Design students create mirrored look-out in Scotland
Strathclyde design duo's £5,000 stainless steel structure debuts in the highlands
Mirrored cladding is clearly en vogue at the moment, from a visitors’ centre in a French ski resort and MVRDV’s winning design for a Rotterdam museum to Farshid Moussavi’s six-sided Museum of Contemporary Art Cleveland, Ohio.
But none is as bijou and immediately engaging as the latest offering in a Scottish national park. This one is a look-out designed and hand-built by a pair of final year architecture students at Strathclyde University in Glasgow.
The duo, Angus Ritchie and Daniel Tyler took up the challenge set out by the Scottish Scenic Routes Initiative. They developed an idea they’d worked on as first year students around a room with a view. “The main concept taken from the first year design was the mirrored material, which the national park was particularity keen on, and framing of three views," explains Tyler.
The long Lookout block has a ‘room’ carved out of one side with space for a small bench, and another with a single seat. Once seated, visitors can enjoy views up Loch Voil and Loch Doine. The slatted nature of the seating gives the place a Japanese reference.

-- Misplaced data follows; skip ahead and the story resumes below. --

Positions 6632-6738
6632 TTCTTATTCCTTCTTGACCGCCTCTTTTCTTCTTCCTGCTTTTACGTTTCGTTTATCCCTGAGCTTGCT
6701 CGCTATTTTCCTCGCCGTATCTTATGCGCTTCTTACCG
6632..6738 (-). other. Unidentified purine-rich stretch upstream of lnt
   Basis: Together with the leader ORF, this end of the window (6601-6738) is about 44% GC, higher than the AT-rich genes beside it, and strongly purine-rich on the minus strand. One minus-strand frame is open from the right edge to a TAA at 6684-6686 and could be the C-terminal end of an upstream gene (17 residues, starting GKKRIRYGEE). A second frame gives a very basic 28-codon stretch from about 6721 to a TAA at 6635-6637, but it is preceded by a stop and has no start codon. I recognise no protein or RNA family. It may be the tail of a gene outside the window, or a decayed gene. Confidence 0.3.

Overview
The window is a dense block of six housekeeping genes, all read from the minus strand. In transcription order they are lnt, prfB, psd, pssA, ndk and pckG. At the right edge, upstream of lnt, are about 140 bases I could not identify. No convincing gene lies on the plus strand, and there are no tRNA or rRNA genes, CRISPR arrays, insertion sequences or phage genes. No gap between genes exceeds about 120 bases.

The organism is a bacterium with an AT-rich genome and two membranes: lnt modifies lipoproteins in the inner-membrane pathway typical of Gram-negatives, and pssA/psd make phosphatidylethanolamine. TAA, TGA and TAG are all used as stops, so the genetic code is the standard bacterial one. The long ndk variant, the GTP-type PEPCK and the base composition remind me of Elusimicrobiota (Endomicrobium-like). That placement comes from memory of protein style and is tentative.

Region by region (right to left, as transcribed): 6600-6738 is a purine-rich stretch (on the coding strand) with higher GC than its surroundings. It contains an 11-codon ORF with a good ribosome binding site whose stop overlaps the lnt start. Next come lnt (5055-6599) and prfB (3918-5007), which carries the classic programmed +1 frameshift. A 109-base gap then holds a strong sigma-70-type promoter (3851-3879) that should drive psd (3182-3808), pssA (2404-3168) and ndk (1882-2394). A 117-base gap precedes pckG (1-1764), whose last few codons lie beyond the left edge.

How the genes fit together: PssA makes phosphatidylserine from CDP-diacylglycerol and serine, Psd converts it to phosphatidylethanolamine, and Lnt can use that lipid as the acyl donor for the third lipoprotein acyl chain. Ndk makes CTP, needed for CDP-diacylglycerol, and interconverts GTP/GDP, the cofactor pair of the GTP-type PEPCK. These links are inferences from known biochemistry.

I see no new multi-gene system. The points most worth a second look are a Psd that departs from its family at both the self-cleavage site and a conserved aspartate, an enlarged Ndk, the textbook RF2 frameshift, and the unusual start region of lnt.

Their reflective material of choice was mirrored stainless steel, which was glued to slightly bigger birch ply sheets and then fixed to a timber frame. The views reflected on the sheets are given a frame by the edges of the panels, which were treated. It was built off site.
Tyler and Ritchie pulled this off on a budget of just £5000 and their Lookout now sits in the Loch Lomond and Trossachs National Park.
If you're a fan of this kind of mix of naturalism and abstraction you might be interested in our new Phaidon Focus book on Georgia O'Keeffe.
From her early charcoal abstracts and radiant watercolours through to the triumph of her renowned flower paintings and surrealist-inspired portrayals of bones and clouds, O’Keeffe’s art also reflects the solace she found in nature.
Our Focus book illustrates O’Keeffe’s work within the context of her husband Alfred Stieglitz’s artistic circle, as well as within the broader history of American and European modernism. You can take a closer look at it here and download the iBook here.